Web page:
Daily Archives: September 17, 2006

Being caught off-guard


I was caught off-guard in a major way earlier today at the park.  I was already jumpy and out of sorts after my staff had, accidentally and as a result of a sudden mechanical problem, almost squished my dog’s head in a car window.  Then at the park we met a special educator.

I can only blame my lack of having my guard up on the earlier things today and my general cognitive friedness lately.  I answered every question she had, in detail, in more detail than I like to give strangers.  She was a special ed teacher, she had a few autistic students, and wanted information about communication devices.

Generally, I’m willing to give information about communication devices to people who want that information.  It’s when they start getting into the mechanics of my own functioning that I start to get antsy.  But I had no way of stopping the questions or my responses to them at the time.  I’m not sure I can explain how this feels to a non-autistic person and have it make any sense.  It’s a sense of violation, but at the same time I did absolutely nothing to stop her or let her know things were getting invasive.  I didn’t have any brain left over for that, I was too busy answering questions.

To make matters worse, my staff, who had only just met me for the first time this morning, started answering questions and volunteering information that I wasn’t comfortable with.  She told the person about my website.  She told the person information about me that isn’t even true, like that I never need anyone to push my wheelchair or anything.  She based this on the fact that I didn’t want anyone to push it on the level ground in my apartment building or on the mostly-level ground of the park.  Today.   She talked about me in the third person, giving out information both true and false that I’d never told her she was allowed to give.  And I didn’t — couldn’t — stop her.

One of the reasons that people in my position have such a hard time enforcing such simple rights as privacy, is because everyone acts like those rights aren’t there to begin with, like it’s totally natural to be discussing the intimate details of how someone’s body functions on a day to day basis.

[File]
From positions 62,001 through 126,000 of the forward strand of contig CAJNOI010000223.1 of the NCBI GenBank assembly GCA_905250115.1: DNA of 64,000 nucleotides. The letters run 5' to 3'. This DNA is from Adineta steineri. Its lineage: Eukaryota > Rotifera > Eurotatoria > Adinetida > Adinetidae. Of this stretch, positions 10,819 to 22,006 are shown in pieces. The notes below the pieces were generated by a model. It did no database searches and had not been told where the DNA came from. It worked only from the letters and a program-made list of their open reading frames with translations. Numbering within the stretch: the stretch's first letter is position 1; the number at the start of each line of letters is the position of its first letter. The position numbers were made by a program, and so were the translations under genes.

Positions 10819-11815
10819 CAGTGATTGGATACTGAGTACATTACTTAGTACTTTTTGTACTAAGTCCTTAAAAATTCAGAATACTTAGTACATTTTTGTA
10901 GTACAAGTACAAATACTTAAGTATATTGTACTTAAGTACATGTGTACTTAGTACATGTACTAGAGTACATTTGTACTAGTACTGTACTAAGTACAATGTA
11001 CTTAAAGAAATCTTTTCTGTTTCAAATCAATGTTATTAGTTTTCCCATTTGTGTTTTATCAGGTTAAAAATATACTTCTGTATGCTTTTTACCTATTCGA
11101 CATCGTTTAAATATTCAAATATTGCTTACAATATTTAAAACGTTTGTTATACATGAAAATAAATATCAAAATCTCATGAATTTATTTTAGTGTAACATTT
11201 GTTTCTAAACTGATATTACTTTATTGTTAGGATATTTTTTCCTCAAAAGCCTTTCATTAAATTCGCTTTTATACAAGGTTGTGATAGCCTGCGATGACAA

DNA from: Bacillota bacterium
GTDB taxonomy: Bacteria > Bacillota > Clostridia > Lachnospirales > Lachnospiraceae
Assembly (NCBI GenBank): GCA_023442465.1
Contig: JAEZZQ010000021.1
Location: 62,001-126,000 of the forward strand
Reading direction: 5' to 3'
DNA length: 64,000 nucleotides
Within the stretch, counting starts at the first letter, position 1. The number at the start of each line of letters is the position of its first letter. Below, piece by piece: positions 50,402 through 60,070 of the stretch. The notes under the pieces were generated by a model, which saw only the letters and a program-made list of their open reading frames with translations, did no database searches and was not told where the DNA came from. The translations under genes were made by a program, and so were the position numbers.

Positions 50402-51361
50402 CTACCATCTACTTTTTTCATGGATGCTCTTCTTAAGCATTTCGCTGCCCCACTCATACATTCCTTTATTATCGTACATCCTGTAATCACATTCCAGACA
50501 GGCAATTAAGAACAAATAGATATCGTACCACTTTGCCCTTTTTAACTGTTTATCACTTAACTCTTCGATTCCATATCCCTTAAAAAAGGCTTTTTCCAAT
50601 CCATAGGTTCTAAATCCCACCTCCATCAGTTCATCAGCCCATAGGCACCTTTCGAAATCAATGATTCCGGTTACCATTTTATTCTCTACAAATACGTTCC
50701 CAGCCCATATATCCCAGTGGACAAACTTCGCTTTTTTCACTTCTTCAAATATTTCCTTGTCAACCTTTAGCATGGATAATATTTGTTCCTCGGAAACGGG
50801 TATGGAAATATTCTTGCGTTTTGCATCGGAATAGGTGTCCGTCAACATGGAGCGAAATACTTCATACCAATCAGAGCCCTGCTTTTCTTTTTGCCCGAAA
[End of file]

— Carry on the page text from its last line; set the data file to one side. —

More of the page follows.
And I can’t figure out how she figured she knew all those things about me, or could state them in the particular knowing but totally inaccurate way she did.  I have no idea not only how she decided she had the right, but how she decided she even knew me well enough.  She herself judged the interaction a success based on how curious this other woman was about me and how receptive she was to all the information I gave her.

What bothers me is that failing to provide the information did not even cross my mind.  That my staff, rather than doing what she’s supposed to do and actively displaying both to me and to the other person that I have a right to privacy, volunteered all sorts of information that I would have never given out on my own.  Partly because some of the information was dead wrong, and certainly not the kind of thing that a person could know about me in a day.

This feels like a less intense version of the time that two people stood in front of me touching me, talking about sex, and trying to get me into a car with them, and I didn’t realize what was going on until hours later, when I was at home and had time to figure it out.  Fortunately some of my instinctive responses at the time — not to them, but to other aspects of the situation — saved me from the fate they were planning for me.

While today was not as extreme, the sensation is similar:  Two people were being invasive and intrusive, not physically but in other ways, and I did not even think to stop them until long after I wasn’t talking to them anymore.  True, they were not being intentionally predatory the way the sex-talking couple were, but they were still being invasive, whether they knew it or not.  Not knowing something is wrong doesn’t make it right.

I don’t know what to do.  I don’t know how to explain this to anyone who’s never been there, in a way that makes sense.  Maybe this:  I’m supposed to be learning not to let people into my apartment just because they knock on my door.  Because of this, staff are supposed to knock and wait for me to open the door or tell them to come in.  They are not supposed to do what they’d done before, and just enter my apartment as soon as they got here.  In the same way as I lack the standard alarm at strangers entering my home, I also lack the standard alarm at strangers both asking me personal questions and talking as if they know things about me that no stranger could possibly know.  Just like staff are supposed to be making it easier for me to do things the right way with doors, they should be making it easier, not harder, for me to resist personal questions.  In fact, I bet most of them are trained to, because I’ve discussed this extensively with my case manager.

I still don’t know what to do.  This person now knows things about me, some of which almost nobody on the Internet knows and only a few people in the offline world either.  I don’t know anything about her other than that she’s a special ed teacher and what kind of dogs she has.  This seems uneven, disturbing even, but I don’t know what to do about it.  I especially don’t know what to do with the fact that she’s been given false information or at best half-truths about me by someone who doesn’t know me at all but apparently thinks she does.